More than 500,000 people have arrived this year seeking sanctuary or jobs, sparking the EU’s biggest refugee emergency in decades.
But of people who fail to obtain asylum or residency in the 28-nation EU, less than 40 percent actually go back. The failure of countries to fully apply the law is seen as a major flaw in the EU’s joint migration policy.
“We need to see Europe upping its game,” Britain’s interior minister, Theresa May, told reporters ahead of talks with her EU counterparts in Luxembourg.
She said the EU “should be sending economic migrants back to their countries of origin. It’s why we need to crack down on those who are abusing our asylum system.”
May urged Britain’s partners to take more refugees directly from camps outside Europe, in places like Turkey, Lebanon and Jordan — which is Britain’s policy. Britain has announced it will accept 20,000 Syrians from refugee camps over the next five years.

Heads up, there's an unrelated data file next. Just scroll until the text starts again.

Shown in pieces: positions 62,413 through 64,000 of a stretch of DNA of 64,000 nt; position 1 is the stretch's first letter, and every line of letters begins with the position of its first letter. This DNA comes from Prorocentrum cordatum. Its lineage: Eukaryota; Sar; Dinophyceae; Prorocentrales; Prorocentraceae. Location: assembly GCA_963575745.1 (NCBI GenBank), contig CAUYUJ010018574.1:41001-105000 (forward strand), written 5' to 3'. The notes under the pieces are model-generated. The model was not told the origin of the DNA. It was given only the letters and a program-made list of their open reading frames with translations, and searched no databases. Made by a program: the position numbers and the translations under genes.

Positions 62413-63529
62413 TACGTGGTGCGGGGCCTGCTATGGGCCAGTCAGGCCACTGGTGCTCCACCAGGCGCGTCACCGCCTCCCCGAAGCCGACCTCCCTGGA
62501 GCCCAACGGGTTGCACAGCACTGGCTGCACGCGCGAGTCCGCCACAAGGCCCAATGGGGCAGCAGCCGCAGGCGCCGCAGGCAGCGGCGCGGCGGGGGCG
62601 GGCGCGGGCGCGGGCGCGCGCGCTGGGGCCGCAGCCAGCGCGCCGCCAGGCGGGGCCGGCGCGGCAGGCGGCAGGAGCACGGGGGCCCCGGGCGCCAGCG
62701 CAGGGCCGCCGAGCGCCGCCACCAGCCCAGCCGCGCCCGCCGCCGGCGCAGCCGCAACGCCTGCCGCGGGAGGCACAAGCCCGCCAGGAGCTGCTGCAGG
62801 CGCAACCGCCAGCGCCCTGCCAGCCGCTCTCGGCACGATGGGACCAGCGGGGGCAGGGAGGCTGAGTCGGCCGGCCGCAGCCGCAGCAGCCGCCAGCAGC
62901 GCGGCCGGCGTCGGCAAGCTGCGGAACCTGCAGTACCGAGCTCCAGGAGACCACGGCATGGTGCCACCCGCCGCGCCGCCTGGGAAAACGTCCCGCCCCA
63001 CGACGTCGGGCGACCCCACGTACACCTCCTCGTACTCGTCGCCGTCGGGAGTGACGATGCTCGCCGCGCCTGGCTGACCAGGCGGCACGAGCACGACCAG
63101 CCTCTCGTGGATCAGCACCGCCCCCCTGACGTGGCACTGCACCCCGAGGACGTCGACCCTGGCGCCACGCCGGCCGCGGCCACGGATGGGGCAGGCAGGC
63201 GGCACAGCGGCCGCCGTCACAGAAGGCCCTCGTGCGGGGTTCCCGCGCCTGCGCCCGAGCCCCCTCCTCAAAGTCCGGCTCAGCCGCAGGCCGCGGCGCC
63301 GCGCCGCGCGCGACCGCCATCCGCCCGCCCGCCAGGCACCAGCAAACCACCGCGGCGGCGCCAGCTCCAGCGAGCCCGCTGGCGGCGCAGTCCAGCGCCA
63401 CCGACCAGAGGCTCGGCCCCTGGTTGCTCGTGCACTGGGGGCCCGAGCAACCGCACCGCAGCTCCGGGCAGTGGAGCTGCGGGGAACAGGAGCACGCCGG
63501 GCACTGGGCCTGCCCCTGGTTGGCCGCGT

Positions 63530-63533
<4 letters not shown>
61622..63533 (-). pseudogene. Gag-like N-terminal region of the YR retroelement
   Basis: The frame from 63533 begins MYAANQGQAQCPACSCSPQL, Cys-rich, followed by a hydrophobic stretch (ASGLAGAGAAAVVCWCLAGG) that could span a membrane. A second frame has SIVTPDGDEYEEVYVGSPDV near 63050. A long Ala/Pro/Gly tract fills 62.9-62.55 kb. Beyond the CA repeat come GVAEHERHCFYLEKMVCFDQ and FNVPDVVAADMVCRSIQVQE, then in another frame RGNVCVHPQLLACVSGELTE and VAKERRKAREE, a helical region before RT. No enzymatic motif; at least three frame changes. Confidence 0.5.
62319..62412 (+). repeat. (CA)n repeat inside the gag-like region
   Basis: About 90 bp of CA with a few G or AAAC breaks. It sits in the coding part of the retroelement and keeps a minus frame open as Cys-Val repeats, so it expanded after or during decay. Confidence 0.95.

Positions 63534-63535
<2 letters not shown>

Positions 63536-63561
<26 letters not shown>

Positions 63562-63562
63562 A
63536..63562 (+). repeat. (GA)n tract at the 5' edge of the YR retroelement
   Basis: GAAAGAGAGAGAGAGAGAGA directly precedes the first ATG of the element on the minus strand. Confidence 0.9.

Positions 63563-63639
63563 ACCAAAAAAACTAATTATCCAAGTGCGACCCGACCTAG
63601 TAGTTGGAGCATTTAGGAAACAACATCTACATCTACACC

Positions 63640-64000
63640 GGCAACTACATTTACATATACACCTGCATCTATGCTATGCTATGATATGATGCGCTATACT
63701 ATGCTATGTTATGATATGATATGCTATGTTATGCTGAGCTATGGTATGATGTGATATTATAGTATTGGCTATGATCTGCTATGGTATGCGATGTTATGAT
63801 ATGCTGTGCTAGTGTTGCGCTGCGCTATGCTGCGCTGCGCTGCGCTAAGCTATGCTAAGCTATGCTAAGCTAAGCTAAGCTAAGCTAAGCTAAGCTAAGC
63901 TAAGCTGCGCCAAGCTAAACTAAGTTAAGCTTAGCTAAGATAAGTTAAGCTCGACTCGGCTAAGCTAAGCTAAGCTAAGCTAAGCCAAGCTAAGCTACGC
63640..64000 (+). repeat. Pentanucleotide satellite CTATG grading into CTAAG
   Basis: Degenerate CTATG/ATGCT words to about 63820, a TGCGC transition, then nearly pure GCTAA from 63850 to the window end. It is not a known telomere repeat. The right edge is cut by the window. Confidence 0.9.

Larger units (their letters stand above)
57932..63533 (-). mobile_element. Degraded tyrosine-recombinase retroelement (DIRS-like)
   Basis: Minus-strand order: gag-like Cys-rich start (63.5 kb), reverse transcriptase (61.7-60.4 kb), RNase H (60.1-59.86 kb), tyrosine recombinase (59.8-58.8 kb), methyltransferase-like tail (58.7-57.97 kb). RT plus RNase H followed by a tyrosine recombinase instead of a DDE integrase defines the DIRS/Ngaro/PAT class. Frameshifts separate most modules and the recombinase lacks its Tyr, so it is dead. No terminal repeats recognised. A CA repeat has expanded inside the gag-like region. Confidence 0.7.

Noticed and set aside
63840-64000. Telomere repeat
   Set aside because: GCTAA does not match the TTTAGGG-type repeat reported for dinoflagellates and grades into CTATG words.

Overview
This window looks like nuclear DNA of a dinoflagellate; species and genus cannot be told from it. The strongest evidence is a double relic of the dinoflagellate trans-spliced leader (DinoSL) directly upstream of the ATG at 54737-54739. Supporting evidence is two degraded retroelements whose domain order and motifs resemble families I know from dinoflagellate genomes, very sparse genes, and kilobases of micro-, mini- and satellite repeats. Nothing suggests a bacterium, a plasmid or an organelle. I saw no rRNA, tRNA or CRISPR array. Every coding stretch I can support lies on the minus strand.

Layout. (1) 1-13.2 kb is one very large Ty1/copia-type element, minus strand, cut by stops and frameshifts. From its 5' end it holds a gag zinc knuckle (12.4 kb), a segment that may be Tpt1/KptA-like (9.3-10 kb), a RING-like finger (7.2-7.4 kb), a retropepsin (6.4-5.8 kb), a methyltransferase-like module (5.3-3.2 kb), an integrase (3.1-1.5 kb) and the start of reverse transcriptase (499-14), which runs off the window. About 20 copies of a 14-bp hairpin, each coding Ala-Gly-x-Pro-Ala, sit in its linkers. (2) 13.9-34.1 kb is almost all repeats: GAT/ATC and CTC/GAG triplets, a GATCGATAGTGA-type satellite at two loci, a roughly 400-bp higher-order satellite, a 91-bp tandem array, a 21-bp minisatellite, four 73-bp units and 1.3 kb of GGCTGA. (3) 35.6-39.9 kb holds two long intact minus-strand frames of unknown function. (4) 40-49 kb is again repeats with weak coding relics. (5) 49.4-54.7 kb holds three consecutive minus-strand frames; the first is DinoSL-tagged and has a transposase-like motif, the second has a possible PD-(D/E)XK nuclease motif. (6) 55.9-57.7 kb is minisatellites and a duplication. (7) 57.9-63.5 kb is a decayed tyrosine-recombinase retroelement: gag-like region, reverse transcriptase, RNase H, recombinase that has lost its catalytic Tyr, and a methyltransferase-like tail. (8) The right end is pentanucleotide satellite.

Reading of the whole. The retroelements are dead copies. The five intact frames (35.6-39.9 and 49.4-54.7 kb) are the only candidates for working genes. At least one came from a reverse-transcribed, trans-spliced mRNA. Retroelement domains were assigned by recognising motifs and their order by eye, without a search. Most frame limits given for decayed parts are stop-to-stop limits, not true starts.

The EU interior ministers are likely to agree to crack down on migrants who have been refused entry into the bloc so they can be swiftly sent home.
This could include tougher measures to put those who have to leave in pre-departure detention to make sure they don’t disappear and live illegally in EU nations.
The focus on deportation and detention makes for uncomfortable debate as Europe faces a humanitarian emergency unseen since World War II.
“The control of external borders, immigration generally, and returns — it’s all a package. We have to get to work on it,” Luxembourg Foreign Minister Jean Asselborn said as he arrived to chair the meeting.
German Chancellor Angela Merkel has faced calls within her center-right bloc for a limit on the number of refugees allowed into the country.
Merkel told German public broadcaster ARD on Wednesday that limits weren’t legally possible. As the head of a Christian party, she says she doesn’t want “to take part in a competition of who can be the least friendly to refugees.”